Listening is ranked as one of the most important skills in business. It’s particularly important in sales, when you want to understand just what your clients want or need.
Be aware of your own internal dialogue
Even though you may not be aware of it, there’s a lot going on in your brain when you’re supposed to be listening to someone.
For starters you’ll have already instantly formed your own perceptions about the speaker, and perhaps more importantly about what they’re saying, almost before they’ve opened their mouth.
You also unconsciously project yourself, your thoughts, your expectations and your beliefs onto the poor unsuspecting speaker.
This can be problematic if it means that what you hear isn’t what your client says, but instead what you anticipate, expect or believe.
For example, how many times have you convinced yourself that a potential customer you’re about to sell to won’t buy, before you’ve even started pitching to them?
Put yourself in their shoes
To avoid just getting a projection of yourself back from your client, make a conscious decision to step out of your shoes and into theirs before you start the communication process.
Consciously decide to listen. To them. Not to what you want or expect to hear.
Want more articles like this? Check out the communication skills section.
Use your eyes as well as your ears
While you’re consciously listening, observe the speaker too.
If you really want to get to know someone, it’s vital to build rapport, and you can do this by looking for what lies behind their dialogue.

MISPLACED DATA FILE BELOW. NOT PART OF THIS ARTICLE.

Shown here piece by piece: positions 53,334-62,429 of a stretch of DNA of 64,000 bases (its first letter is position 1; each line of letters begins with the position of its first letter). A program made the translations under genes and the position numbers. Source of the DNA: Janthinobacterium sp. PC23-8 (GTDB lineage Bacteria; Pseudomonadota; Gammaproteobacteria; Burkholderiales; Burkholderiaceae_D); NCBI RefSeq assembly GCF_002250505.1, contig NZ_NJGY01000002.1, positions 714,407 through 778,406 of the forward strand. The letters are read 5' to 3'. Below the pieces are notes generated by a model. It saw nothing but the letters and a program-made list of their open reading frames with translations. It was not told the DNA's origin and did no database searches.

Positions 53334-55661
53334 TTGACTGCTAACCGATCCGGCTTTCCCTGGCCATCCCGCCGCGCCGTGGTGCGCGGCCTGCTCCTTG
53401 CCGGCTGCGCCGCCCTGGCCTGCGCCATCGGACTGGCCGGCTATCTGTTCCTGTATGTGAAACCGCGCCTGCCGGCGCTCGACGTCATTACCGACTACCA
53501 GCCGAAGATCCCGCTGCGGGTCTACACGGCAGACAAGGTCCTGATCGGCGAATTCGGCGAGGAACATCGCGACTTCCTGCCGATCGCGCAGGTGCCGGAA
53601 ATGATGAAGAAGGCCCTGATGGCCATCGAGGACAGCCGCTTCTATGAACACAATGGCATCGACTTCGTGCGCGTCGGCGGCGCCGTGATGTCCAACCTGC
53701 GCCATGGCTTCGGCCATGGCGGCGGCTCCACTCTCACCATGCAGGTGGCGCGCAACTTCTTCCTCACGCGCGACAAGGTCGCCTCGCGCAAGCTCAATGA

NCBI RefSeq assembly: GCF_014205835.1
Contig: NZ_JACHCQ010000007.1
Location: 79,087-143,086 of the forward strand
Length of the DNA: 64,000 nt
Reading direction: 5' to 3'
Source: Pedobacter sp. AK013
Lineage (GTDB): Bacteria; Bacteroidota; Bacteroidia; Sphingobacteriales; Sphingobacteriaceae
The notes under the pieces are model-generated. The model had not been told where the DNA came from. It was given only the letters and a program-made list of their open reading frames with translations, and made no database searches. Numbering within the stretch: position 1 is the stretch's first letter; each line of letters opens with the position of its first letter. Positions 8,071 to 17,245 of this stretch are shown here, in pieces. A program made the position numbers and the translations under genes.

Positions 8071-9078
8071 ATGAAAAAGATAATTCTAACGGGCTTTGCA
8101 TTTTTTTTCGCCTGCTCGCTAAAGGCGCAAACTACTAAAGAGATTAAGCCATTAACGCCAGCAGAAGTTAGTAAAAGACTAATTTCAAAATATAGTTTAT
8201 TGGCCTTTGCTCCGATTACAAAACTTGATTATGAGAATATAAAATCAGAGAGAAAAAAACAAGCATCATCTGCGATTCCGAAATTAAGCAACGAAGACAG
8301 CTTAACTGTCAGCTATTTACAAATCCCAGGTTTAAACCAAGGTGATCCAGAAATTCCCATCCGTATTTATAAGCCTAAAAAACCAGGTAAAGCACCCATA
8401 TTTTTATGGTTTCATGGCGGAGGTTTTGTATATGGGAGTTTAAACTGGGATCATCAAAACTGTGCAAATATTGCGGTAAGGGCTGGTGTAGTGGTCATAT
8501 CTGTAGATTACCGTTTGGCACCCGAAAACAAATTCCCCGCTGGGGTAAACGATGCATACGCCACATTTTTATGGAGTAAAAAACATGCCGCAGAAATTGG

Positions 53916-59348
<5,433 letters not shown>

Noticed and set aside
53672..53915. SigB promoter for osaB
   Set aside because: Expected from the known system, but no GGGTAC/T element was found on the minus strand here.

How many times have you suspected there was more behind the words than met the ears, and how many times have you felt that you could have done with more information from a client to service them better? If you really observe someone, you’ll notice some physiological clues that may indicate that there’s more to know.
Some people gesticulate or wave their hands about, but even if someone is remarkably still when they communicate, there will still be unconscious physiological signs that you can pick up if you really look for them.
Their skin colour and tone may shift to a lighter or a darker one. The pupils of their eyes may constrict or dilate. Their breathing may quicken or slow down. Many times these changes occur in seconds, but if you get a glimpse of them, it may mean you need to listen more deeply.
You can do this by asking open questions such as ‘What are your thoughts on this?’ or ‘How do you feel about that?’
Have you ever walked away from a conversation knowing deep down that you’d missed some key information? Do you have any useful listening tips to share?